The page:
A Perfect Play on the Economic Recovery
Chad is a member of The Motley Fool Blog Network -- entries represent the personal opinion of the blogger and are not formally edited.
You know the company is tied to the economy when investment analysts use the company's employment projections to determine the strength of the domestic economy. Such is the case with Automatic Data Processing (NASDAQ: ADP), which is better known by its stock symbol ADP. For investors looking for a way to play the recovery of the domestic economy, ADP seems to be a logical choice. The company benefits directly as employment improves, not only by processing more payroll, but also through higher client balances to invest. Looking at the company's most recent earnings report, you can see that even in an uncertain economy, ADP still manages to do fairly well.
In the payroll processing industry there are basically two giants that dominate the field, ADP and their smaller competitor Paychex (NASDAQ: PAYX). Additionally, ADP faces competition from software related companies like Intuit (NASDAQ: INTU), which makes the popular QuickBooks program. The primary difference between the three companies is the size of customer, and their involvement in payroll processing. ADP has multiple relationships with large financial institutions to cross-sell their services. Paychex traditionally goes after smaller businesses that are still interested in outsourcing payroll processing. Intuit on the other hand, is traditionally favored by small business owners that don't wish to pay the cost to outsource their payroll. That being said, over time both ADP and Paychex should benefit as business owners become more educated on both the savings, and the risk avoidance, that comes from outsourcing payroll. With this as a backdrop, let's take a look at how ADP did in the most recent quarter.
The company saw revenue growth of 5%, and EPS increased by 10%. ADP reports in three separate divisions, and each one saw organic revenue growth. The company's Employer Services division saw revenue growth of 7%, with the number of employees serviced up 3.2%. Most impressive was the company's client retention rate came in at 91%. ADP's second division, Professional Employer Organization Services offers dedicated HR and benefit administration. This division reported revenue growth of 12%, supported by an 11% increase in average worksite employees. Last but not least, the company's Dealer Services division saw revenue growth of 7%, offering services such as auto marketing, parts and inventory management, and payroll to the auto industry. As you can see, all three divisions did fairly well, considering the seemingly directionless domestic economy. One challenge that ADP faced in the most recent quarter was, the decline in short-term interest rates hurt the company's ability to earn money on funds held for their clients. The company's interest declined 11% on a year-over-year basis, with an average interest yield of just 0.40%. On a positive note, the company did see a 4% increase in average client balances which helped offset lower interest rates. While ADP expects lower interest rates to be a challenge into next year, they are still forecasting positive growth in both revenue and earnings.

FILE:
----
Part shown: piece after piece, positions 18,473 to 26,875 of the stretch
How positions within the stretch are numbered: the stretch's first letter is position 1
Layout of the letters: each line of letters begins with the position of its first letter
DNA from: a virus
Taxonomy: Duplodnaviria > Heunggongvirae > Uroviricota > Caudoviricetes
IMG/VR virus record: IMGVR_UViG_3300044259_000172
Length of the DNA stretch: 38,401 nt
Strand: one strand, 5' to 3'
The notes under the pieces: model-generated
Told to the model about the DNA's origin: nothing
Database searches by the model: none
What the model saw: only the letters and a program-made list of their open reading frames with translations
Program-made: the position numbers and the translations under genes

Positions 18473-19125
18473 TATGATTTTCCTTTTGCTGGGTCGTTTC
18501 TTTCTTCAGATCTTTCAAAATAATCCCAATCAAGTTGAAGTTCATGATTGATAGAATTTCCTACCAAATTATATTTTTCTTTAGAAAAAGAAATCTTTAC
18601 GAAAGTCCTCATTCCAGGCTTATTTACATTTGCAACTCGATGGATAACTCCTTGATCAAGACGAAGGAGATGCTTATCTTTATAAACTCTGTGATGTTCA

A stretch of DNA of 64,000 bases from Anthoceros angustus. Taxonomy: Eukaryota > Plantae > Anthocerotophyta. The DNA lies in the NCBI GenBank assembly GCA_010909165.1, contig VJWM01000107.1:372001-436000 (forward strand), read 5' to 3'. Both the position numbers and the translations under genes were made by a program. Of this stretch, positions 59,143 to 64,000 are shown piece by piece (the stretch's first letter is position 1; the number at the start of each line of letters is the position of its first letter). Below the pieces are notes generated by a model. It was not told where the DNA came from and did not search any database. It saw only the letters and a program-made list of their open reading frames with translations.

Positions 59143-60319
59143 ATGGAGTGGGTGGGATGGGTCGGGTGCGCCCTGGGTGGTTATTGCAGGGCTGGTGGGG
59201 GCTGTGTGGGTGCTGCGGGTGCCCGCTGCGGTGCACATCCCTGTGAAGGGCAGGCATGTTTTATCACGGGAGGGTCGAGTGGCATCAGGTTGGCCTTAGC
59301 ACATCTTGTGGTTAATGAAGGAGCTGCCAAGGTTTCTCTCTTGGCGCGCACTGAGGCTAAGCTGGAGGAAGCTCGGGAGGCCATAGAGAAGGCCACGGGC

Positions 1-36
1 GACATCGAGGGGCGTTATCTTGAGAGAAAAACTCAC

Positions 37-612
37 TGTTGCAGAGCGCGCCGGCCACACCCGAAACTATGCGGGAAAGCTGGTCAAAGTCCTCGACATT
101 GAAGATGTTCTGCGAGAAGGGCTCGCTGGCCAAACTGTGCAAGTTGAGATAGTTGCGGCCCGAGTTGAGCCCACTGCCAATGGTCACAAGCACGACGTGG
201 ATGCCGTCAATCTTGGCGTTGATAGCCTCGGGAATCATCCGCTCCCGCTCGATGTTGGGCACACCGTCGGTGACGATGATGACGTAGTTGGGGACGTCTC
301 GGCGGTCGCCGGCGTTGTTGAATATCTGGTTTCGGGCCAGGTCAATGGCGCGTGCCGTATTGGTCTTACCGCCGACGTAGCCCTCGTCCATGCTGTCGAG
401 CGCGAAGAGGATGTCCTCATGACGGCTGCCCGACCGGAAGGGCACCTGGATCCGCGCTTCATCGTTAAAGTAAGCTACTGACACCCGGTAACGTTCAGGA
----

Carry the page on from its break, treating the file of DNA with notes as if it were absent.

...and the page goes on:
ADP's outlook for 2013 is for 5% to 7% revenue and EPS growth. The company expects that average client balances will climb by about the same rate, but average interest yield is expected to fall further. Analysts are calling for long-term earnings growth of about 9.5%. ADP's commitment to repurchasing shares should help the company attain this longer-term goal. In the most recent quarter, the company retired 6.4 million shares at an average price of $53.44. With good cash flow generation, the company's ongoing share buybacks and the dividend consistently being raised, should serve investors well.
When you consider the alternatives in the payroll processing field, between ADP and Paychex, ADP seems like the clear winner. My biggest problem with Paychex is the company's high payout ratio. While the dividend of 3.85% does look more attractive than ADP's roughly 2.7% yield, there is a big difference in the two companies payout ratios. Paychex last year paid out 74.6% of their free cash flow, and this year so far the payout ratio has climbed to nearly 100%. By contrast, ADP has a payout ratio of just 62%. This should allow the company to not only continue raising their dividend, but investors can have confidence in its stability. With both ADP and Paychex selling for similar P/E ratios, ADP's more stable dividend is really the deciding factor. While Intuit would seem like an attractive choice, this company is more of a software producer than a pure play on payroll processing. While Intuit will benefit somewhat if the economy continues to recover, ADP and Paychex will benefit more directly. ADP should definitely be on your Watchlist to keep up with future results.
MHenage has no positions in the stocks mentioned above. The Motley Fool has no positions in the stocks mentioned above. Motley Fool newsletter services recommend Automatic Data Processing and Paychex. Try any of our Foolish newsletter services free for 30 days. We Fools may not all hold the same opinions, but we all believe that considering a diverse range of insights makes us better investors. The Motley Fool has a disclosure policy.If you have questions about this post or the Fool’s blog network, click here for information.